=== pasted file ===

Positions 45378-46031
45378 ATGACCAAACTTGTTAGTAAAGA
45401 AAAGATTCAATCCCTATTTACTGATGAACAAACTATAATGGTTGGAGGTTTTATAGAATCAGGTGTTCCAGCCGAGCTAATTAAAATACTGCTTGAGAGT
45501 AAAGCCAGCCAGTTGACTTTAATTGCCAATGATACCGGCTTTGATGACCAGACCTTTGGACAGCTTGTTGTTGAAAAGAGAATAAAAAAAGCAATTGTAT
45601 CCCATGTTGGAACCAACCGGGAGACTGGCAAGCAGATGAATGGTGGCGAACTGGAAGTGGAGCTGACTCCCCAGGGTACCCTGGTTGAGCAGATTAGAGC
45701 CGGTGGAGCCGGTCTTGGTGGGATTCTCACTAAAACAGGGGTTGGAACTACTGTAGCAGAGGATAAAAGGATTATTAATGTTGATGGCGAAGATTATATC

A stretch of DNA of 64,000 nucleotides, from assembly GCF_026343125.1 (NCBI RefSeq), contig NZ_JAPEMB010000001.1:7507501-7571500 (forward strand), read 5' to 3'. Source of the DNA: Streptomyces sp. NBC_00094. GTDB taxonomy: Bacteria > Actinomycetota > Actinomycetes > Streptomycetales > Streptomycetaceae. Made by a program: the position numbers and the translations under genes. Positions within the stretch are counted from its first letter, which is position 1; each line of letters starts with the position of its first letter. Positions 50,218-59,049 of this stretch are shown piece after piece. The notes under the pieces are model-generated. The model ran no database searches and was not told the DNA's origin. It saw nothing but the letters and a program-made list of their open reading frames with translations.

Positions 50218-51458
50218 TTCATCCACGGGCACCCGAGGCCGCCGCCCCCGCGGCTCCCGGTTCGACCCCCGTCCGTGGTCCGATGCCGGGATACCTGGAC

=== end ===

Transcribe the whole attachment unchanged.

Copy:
Positions 45378-46031
45378 ATGACCAAACTTGTTAGTAAAGA
45401 AAAGATTCAATCCCTATTTACTGATGAACAAACTATAATGGTTGGAGGTTTTATAGAATCAGGTGTTCCAGCCGAGCTAATTAAAATACTGCTTGAGAGT
45501 AAAGCCAGCCAGTTGACTTTAATTGCCAATGATACCGGCTTTGATGACCAGACCTTTGGACAGCTTGTTGTTGAAAAGAGAATAAAAAAAGCAATTGTAT
45601 CCCATGTTGGAACCAACCGGGAGACTGGCAAGCAGATGAATGGTGGCGAACTGGAAGTGGAGCTGACTCCCCAGGGTACCCTGGTTGAGCAGATTAGAGC
45701 CGGTGGAGCCGGTCTTGGTGGGATTCTCACTAAAACAGGGGTTGGAACTACTGTAGCAGAGGATAAAAGGATTATTAATGTTGATGGCGAAGATTATATC

A stretch of DNA of 64,000 nucleotides, from assembly GCF_026343125.1 (NCBI RefSeq), contig NZ_JAPEMB010000001.1:7507501-7571500 (forward strand), read 5' to 3'. Source of the DNA: Streptomyces sp. NBC_00094. GTDB taxonomy: Bacteria > Actinomycetota > Actinomycetes > Streptomycetales > Streptomycetaceae. Made by a program: the position numbers and the translations under genes. Positions within the stretch are counted from its first letter, which is position 1; each line of letters starts with the position of its first letter. Positions 50,218-59,049 of this stretch are shown piece after piece. The notes under the pieces are model-generated. The model ran no database searches and was not told the DNA's origin. It saw nothing but the letters and a program-made list of their open reading frames with translations.

Positions 50218-51458
50218 TTCATCCACGGGCACCCGAGGCCGCCGCCCCCGCGGCTCCCGGTTCGACCCCCGTCCGTGGTCCGATGCCGGGATACCTGGAC